AN emergency ambulance was called back while on its way to a dying woman despite her “harrowing” phone calls, an inquest heard yesterday.
South Tyneside coroner Terence Carney heard that mother-of-two Natalie Miller, 41, of Westhope Road, South Shields, made two desperate 999 calls when she began to feel unwell on June 5, last year.
The inquest heard the first call was made at 9.30am, when Mrs Miller complained of sickness and diarrhoea, stomach pains, being hot and clammy, chest pains, a swollen tongue, and shortness of breath.
An ambulance was dispatched but re-called when the emergency operator decided to seek the advice of a clinician, who called Mrs Miller but got no answer.’Harro
A second ambulance was dispatched after Mrs Miller called 999 again, at 9.50am.
Both calls were played at the inquest, and Mrs Miller was clearly in pain and distress.
She was taken to South Tyneside District Hospital at 10.40am and died at 11.38am.
Yesterday, a senior doctor said he was concerned over the decision to re-call the ambulance.
Mr Peter Goode, consultant in emergency medicine at Newcastle’s Royal Victoria Infirmary, said: “It seems somewhat illogical to me that this was the sequence of events.
“If you decide you’re going to send an emergency crew out, why would you stop them from going?
“If you have changed that decision because you want a nurse to speak to the person and they don’t get an answer, wouldn’t you tell the crew that?”
Mr Goode said he had no issues with the response to the second call, which was attended by both a fast-response paramedic and an ambulance crew.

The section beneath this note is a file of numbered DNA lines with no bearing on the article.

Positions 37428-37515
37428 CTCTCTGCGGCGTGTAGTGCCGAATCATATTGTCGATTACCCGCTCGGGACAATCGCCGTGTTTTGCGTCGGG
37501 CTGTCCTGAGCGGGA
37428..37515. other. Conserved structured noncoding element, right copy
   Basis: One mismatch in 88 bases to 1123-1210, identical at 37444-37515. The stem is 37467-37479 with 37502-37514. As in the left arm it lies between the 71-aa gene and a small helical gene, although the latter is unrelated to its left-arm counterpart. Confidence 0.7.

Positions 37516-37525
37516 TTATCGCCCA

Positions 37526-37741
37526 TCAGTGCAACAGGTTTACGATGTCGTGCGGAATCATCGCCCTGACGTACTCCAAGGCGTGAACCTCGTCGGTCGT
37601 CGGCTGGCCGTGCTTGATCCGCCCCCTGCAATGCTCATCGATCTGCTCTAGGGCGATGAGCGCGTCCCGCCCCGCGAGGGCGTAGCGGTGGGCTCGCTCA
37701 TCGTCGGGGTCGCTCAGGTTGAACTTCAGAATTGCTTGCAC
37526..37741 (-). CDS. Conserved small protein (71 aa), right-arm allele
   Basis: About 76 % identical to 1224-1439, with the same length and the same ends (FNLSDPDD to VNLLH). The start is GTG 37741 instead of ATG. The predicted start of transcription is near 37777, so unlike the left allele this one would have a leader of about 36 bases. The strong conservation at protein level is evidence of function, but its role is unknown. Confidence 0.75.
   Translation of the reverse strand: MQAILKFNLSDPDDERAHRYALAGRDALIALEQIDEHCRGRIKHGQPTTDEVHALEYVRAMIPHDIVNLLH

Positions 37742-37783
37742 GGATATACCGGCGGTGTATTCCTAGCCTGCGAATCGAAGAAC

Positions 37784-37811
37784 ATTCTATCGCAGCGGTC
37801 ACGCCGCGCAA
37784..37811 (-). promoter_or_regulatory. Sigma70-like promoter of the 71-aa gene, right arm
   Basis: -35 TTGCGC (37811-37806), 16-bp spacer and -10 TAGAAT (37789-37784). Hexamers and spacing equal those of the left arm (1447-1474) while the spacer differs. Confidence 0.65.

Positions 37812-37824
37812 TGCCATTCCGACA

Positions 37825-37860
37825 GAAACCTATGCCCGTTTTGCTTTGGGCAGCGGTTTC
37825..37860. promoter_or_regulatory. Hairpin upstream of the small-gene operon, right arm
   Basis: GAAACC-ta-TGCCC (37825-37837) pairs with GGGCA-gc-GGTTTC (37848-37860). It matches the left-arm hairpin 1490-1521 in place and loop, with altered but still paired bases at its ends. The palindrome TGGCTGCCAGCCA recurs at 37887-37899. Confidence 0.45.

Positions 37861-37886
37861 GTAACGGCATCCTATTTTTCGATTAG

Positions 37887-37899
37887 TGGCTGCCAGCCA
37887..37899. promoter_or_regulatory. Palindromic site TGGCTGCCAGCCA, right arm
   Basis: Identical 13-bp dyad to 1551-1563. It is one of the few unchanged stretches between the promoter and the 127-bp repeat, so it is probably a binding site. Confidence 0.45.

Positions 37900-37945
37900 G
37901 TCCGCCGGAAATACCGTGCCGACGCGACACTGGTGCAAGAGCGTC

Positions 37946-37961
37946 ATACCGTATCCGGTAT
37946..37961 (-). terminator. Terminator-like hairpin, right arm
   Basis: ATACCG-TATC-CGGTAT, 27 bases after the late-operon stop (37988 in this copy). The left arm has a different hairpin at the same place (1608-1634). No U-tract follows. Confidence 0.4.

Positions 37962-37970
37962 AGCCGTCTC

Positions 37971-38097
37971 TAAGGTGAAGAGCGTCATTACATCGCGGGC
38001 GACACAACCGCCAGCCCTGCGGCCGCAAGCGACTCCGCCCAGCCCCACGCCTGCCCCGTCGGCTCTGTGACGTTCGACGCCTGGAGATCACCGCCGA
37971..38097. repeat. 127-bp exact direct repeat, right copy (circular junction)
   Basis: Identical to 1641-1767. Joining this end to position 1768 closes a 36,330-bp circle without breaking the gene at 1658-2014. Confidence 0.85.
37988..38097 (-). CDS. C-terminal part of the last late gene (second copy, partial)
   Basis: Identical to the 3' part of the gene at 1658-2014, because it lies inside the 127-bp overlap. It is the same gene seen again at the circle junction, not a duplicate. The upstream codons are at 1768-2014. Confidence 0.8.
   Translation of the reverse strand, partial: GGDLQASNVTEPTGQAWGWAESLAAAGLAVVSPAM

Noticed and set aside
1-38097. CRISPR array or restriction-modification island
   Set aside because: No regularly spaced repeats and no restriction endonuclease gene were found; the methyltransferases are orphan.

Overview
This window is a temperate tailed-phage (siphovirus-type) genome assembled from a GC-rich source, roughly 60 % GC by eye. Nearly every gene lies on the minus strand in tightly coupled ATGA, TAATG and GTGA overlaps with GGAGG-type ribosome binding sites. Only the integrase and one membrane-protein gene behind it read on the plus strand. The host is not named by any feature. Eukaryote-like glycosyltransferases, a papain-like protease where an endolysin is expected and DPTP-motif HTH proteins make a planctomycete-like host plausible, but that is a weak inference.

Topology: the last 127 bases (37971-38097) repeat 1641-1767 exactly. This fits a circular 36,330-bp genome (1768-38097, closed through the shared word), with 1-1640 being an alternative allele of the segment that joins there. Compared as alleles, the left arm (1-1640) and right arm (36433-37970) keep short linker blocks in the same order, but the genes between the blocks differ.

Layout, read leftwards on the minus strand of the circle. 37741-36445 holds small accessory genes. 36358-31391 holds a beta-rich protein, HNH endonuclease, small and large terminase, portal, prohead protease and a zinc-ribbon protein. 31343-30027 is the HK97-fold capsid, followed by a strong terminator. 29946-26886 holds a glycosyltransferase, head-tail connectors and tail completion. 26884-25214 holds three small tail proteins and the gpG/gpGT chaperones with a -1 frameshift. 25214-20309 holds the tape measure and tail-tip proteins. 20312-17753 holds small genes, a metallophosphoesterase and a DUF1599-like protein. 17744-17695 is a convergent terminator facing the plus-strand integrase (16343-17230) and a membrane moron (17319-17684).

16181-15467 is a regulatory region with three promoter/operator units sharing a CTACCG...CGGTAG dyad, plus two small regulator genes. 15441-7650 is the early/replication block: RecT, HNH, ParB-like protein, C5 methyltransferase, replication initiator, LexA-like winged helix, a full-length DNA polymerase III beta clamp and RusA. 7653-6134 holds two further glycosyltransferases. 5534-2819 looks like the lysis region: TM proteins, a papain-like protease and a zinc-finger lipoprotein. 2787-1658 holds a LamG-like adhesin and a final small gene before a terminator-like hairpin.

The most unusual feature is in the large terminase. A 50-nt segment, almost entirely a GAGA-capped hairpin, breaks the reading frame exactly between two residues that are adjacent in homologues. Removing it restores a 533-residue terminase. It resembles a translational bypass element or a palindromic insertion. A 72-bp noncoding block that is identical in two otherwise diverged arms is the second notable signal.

Despite his concerns about the delay, he said a quicker response would not have saved Mrs Miller but could have in other cases.
Pathologist Dr Clive Bloxham said Mrs Miller died of fatty liver disease. He said that people with this disease die “very quickly and suddenly”.
He also said that the rest of her organs were normal and she was in generally good health.
Thomas Howard, head of contact centres for the North East Ambulance Service, said that there had been an investigation into the case.
He explained that emergency call takers are taken through lists of questions – called pathways – depending on the symptoms the caller is suffering.
He said that, when a person displays multiple symptoms, call takers are trained to pass the call to a clinician.
He said that call takers will soon be able to transfer calls directly to clinicians, rather than having to ask them to call the person back.
Mr Carney asked him if he thought that the ambulance should have continued to travel.
Mr Howard said: “In hindsight, with this particular lady, the answer is yes but, for the greater good, we don’t have an unlimited supply of ambulances, and if we go to every call we receive, we wouldn’t get to other people who we could save.
“There is never going to be a 100 per cent perfect system, but this system has saved hundreds of thousands of lives across the country.
“This case is really unfortunate and I’m really sorry for the family.”
Mr Carney said that it was a reassurance to Mrs Miller’s family that the delay did not contribute to her death.
He said: “The 20 minutes between that call at 9.30am and 9.50am sadly made no difference.
“There was nothing in her history to suggest this liver problem.
“If we hadn’t had this discussion about the calls, I would have recorded this sudden demise as natural causes and that is what I must do.”
The coroner said that the handling of the calls by North East Ambulance Service did not contribute to Mrs Miller’s death, but lessons had been learned.
* Finding: Natural causes